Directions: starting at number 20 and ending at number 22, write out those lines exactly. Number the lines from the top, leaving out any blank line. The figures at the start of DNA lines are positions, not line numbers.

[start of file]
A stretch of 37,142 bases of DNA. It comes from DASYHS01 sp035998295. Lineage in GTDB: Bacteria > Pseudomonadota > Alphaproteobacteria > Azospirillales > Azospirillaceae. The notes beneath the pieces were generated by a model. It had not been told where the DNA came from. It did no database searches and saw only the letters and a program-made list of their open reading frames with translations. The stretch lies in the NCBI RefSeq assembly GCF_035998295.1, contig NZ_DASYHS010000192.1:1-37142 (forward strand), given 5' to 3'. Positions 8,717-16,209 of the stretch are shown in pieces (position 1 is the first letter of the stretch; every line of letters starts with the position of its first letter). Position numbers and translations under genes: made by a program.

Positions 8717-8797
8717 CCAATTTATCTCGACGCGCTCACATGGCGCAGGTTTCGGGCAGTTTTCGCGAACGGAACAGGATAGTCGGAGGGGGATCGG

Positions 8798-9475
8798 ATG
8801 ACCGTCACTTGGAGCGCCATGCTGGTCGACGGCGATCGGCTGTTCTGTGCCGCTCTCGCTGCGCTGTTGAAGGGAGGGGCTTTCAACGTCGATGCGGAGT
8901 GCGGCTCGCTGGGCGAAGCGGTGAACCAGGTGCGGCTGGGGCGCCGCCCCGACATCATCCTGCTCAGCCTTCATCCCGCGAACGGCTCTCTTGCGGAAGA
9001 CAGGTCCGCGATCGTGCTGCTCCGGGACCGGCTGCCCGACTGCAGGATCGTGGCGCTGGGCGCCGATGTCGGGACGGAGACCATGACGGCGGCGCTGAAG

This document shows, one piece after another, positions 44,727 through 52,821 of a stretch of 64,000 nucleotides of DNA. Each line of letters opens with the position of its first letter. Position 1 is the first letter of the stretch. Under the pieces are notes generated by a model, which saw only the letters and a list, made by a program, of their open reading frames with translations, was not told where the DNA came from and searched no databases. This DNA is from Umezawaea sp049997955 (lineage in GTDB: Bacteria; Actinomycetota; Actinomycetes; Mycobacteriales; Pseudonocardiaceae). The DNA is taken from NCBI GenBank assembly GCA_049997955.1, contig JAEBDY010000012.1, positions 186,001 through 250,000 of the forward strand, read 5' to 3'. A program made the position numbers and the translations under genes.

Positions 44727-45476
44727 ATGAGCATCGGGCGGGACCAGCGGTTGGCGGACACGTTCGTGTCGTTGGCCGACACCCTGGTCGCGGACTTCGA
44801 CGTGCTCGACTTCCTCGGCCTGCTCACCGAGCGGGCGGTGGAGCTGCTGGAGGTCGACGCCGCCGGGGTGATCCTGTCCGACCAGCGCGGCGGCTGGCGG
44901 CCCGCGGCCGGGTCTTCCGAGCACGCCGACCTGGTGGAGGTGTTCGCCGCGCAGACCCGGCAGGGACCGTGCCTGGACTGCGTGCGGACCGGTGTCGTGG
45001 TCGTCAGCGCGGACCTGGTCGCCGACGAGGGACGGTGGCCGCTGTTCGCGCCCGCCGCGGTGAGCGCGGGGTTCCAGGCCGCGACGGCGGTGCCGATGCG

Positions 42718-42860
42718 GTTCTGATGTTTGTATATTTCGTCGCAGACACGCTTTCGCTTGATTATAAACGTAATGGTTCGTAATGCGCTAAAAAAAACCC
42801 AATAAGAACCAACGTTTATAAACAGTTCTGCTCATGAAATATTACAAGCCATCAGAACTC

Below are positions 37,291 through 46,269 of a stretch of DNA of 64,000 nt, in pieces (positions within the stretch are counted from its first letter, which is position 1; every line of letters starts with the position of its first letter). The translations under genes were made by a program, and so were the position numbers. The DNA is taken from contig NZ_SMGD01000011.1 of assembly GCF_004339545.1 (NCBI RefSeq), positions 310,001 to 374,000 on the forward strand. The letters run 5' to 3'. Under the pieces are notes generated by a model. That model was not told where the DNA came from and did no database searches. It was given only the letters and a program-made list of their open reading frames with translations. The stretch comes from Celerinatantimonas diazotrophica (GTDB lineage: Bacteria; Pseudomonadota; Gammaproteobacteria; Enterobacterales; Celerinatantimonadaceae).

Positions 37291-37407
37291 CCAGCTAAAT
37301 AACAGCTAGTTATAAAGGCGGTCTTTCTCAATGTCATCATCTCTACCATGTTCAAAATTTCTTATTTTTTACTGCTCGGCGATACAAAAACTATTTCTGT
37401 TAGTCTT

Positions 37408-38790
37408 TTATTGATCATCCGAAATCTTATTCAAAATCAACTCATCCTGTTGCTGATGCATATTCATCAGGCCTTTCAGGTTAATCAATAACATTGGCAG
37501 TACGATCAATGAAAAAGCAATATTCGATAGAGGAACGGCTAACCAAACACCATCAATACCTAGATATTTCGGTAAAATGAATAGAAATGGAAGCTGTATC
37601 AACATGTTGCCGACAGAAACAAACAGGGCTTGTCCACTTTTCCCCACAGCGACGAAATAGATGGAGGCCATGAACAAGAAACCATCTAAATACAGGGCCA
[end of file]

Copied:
37291 CCAGCTAAAT
37301 AACAGCTAGTTATAAAGGCGGTCTTTCTCAATGTCATCATCTCTACCATGTTCAAAATTTCTTATTTTTTACTGCTCGGCGATACAAAAACTATTTCTGT
37401 TAGTCTT